Teri Kanefield @Teri_Kanefield Author, lawyer (U.C. Berkeley). My threads are here: terikanefield-blog.com/ My author website is here: www.terikanefield.com/ Dec. 03, 2018 3 min read

(Thread) Justice & punishment

Preliminary comments: My law practice was limited to representing indigents on appeal from adverse rulings.

IOW, my clients lost at trial, wanted to appeal, but couldn’t afford to pay. I was appointed by the court.

And I wrote this book:

1/ I’ve long been an advocate for criminal justice reform.

That’s why I had such strong feelings about Gamble v. U.S. (The case people said is about Trump being able to pardon people) Nope. It's about a poor guy who doesn't want to serve double jail time.

2/ I believe lawbreakers must be stopped.

I don’t believe anyone should be allowed to keep money that was obtained illegally.

I am also fine with Manfort spending the rest of his life in jail. He had the chance to make amends to society by cooperating, but didn’t.

3/ Before we talk about Trump and pals, consider this: Punishment is the intentional infliction of pain on another human being.

In the case of the criminal justice system, the state is inflicting the pain.

So we're talking about serious stuff.

4/ One reason offered for punishment is that it deters future criminal behavior.

The research I’ve seen shows that harsh punishment doesn’t work as a deterrent. (I’ll go ahead and cite my own book on this.)

Deterrence assumes criminal actors are rational; often they're not.

5/ For most people, the threat of public humiliation, arrest, loss of license, etc, is enough deterrence.

If a person is desperate or mentally ill; if he is sure he won’t get caught or doesn't care if he gets caught deterrence doesn’t work so well.

6/Some people say Trump & pals must all go to jail because poor people (and ethnic minorities) go to jail in disproportionate numbers, so rich white men should too.

How about if we stop putting so many poor people & minorities in jail?

Check out these stats (from my book):

7/ Too many people in prison is what the Gamble case is about: A poor guy doesn’t want to serve 2 prison sentences.

Trump critics want Gamble to LOSE on the outside chance that the lack of double sentences MIGHT make it easier for Trump to pardon people. (It probably won't).

8/ People used to believe that harsh punishment would “reform” criminals.

I don’t think anyone argues anymore that 25 years in prison will reform someone.

There’s also the retribution (eye for an eye) theory.
Kant said a person should get back exactly what he did. . .

9/. . . or the moral balance in the universe will be thrown off.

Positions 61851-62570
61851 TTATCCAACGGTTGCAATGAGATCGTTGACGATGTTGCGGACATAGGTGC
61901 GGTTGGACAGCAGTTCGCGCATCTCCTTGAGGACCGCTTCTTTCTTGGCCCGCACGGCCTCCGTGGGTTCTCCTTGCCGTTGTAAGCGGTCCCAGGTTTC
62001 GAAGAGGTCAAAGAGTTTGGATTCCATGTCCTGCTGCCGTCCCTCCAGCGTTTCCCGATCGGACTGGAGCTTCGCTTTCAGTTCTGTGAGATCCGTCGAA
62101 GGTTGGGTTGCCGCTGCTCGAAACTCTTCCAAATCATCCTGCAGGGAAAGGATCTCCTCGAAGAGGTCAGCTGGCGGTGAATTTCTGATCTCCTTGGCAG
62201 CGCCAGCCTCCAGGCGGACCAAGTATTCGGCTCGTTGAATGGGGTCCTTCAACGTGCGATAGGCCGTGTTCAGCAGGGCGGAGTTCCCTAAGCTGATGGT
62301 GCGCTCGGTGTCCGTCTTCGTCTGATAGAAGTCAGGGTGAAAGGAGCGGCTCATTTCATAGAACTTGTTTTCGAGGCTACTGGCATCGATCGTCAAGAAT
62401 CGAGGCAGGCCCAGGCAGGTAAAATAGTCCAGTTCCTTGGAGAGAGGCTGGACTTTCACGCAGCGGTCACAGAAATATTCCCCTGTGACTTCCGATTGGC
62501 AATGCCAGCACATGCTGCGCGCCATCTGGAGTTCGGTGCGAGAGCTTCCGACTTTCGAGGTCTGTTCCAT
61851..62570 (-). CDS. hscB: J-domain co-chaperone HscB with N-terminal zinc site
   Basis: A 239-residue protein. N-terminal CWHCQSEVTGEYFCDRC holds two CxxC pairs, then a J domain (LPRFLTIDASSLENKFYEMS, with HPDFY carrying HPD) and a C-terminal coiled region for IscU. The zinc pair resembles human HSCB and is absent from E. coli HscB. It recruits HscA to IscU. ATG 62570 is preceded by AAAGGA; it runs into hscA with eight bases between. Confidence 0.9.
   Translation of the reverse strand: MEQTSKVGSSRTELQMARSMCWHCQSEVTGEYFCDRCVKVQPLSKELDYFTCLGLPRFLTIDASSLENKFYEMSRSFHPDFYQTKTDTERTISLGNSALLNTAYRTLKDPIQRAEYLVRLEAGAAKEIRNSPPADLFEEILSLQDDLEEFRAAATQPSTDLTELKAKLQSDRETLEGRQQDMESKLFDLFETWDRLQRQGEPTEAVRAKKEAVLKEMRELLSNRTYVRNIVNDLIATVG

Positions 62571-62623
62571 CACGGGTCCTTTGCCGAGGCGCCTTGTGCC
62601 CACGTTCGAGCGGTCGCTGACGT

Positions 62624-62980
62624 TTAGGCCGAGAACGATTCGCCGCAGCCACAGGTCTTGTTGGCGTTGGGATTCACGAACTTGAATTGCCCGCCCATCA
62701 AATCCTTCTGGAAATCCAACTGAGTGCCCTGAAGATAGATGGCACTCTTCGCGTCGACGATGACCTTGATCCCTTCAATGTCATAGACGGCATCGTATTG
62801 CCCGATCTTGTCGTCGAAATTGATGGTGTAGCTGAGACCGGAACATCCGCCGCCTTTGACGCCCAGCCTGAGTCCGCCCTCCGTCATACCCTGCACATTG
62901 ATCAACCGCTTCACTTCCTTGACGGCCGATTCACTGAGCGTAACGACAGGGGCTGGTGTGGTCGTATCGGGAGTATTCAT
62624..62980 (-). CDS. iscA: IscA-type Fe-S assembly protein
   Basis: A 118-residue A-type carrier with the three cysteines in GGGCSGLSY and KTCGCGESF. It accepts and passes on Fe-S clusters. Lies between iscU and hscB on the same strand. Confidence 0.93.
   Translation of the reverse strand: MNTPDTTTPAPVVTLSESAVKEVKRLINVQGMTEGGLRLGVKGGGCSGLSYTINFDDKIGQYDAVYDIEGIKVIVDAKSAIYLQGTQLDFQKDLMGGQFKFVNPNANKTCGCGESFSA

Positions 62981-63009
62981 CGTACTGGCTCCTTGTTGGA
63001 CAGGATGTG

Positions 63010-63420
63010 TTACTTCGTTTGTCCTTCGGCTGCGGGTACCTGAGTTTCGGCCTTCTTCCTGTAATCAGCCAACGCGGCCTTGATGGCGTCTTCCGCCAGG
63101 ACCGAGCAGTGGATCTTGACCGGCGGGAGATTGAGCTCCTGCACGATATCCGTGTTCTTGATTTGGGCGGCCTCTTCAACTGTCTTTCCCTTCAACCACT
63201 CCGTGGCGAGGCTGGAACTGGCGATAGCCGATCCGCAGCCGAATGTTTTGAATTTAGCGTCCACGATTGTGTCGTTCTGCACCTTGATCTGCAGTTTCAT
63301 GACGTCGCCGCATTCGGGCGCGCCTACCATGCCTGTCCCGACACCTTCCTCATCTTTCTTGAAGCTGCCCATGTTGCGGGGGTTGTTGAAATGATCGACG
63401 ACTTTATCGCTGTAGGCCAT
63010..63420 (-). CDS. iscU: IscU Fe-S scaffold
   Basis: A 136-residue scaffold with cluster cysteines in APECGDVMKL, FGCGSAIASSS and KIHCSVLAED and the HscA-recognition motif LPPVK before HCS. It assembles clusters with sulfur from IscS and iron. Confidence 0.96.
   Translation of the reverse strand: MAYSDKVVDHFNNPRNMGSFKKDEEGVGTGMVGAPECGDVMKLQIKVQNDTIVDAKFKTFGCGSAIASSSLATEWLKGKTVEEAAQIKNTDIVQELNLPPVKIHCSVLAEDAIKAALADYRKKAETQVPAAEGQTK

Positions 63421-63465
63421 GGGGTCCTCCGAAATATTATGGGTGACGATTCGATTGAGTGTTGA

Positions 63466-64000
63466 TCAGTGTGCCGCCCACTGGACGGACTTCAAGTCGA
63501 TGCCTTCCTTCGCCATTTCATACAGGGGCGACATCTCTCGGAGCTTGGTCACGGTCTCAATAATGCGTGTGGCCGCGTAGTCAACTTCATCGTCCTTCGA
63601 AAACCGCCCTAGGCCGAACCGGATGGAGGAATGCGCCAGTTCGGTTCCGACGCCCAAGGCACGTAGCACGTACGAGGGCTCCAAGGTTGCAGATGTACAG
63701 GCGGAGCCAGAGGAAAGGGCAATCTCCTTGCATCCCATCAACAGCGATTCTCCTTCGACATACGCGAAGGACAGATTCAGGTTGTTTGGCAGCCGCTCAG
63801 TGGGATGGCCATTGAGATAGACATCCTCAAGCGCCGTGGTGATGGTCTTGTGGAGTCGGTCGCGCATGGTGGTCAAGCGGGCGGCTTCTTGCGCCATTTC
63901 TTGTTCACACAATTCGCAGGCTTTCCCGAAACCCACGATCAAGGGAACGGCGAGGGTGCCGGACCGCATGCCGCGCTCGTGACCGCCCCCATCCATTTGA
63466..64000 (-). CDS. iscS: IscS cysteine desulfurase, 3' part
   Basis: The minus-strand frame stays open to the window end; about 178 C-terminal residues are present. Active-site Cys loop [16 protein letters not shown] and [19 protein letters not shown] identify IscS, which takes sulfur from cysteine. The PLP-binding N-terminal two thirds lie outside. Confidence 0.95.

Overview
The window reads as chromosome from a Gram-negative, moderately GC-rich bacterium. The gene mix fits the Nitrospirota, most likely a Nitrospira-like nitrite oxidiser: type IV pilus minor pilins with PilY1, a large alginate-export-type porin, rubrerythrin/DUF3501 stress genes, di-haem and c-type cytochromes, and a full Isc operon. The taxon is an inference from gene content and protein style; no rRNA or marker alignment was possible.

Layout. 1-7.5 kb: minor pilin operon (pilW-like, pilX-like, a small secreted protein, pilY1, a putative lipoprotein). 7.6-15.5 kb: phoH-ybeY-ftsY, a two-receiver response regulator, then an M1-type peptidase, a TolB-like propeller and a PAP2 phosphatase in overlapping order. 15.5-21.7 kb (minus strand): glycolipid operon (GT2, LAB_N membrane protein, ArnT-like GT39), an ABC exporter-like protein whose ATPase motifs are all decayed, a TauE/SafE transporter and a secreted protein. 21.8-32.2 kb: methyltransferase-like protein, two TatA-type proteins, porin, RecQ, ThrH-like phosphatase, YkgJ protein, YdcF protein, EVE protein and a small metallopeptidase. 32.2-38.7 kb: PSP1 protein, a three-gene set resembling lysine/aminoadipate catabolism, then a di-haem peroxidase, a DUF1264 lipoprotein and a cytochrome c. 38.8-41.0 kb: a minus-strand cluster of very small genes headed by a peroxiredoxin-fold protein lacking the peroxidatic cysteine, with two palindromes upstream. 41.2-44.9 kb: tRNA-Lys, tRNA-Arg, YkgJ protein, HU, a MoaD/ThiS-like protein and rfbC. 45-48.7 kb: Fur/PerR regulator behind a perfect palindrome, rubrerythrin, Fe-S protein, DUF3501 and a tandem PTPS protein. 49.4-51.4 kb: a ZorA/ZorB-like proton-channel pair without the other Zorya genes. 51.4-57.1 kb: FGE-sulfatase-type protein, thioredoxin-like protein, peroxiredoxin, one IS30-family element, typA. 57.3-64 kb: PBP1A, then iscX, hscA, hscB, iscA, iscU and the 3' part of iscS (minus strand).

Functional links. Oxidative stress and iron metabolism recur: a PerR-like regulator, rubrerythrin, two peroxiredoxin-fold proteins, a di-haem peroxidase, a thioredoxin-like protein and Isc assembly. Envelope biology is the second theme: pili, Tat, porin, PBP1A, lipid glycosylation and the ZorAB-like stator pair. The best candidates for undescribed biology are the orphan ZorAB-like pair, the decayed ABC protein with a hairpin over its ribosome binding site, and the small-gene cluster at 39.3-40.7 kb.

I call rubbish: Human beings can’t correct the moral balance of the universe: Too many crimes are culturally determined and no criminal justice system can be perfect. All we can do is try to make our world better.

10/ Besides, if a person steals and then goes to jail, that’s not an eye for an eye. An eye for an eye means someone steals from him.

Another justification for punishment is that imprisoning people prisons protect others from someone dangerous.

Here are the problems with that:

11/The perpetrator should stay in jail only as long as he's dangerous. And how do you know?

Besides, it means different sentences for different people depending on how fast they're no longer dangerous.

So you see, the issue of punishment is a complicated one.

12/ In addition, there are reasons it may be unreasonable to expect the entire Trump clan to go to jail. See👇


Also, regarding the Trumps: We shouldn’t talk about punishment before there's been due process.

That's part of what's wrong with “lock her up."

13/ It’s easy to get ahead of the evidence, particularly when Trump tweets things that show consciousness of guilt.

That's why I have this disclaimer on my crimes page👇

Before we talk about punishment, let’s see what evidence is admissible in court.

14/ When the process plays out, we'll see who cooperates like Cohen or who keeps scamming everyone like Manafort.

Inflicting pain should be done in a measured way, and no more than necessary.

It's frustrating that justice moves slowly, but that's the nature of due process.

Adding: Hindsight is perfect: Now that I've been able to read the sentencing memos, I should have said "cooperates like Flynn" instead of "cooperates like Cohen."

Flynn is the poster boy cooperator.
Michael went part way.
Manafort gets an F for "Making Amends to Society."


You can follow @Teri_Kanefield.



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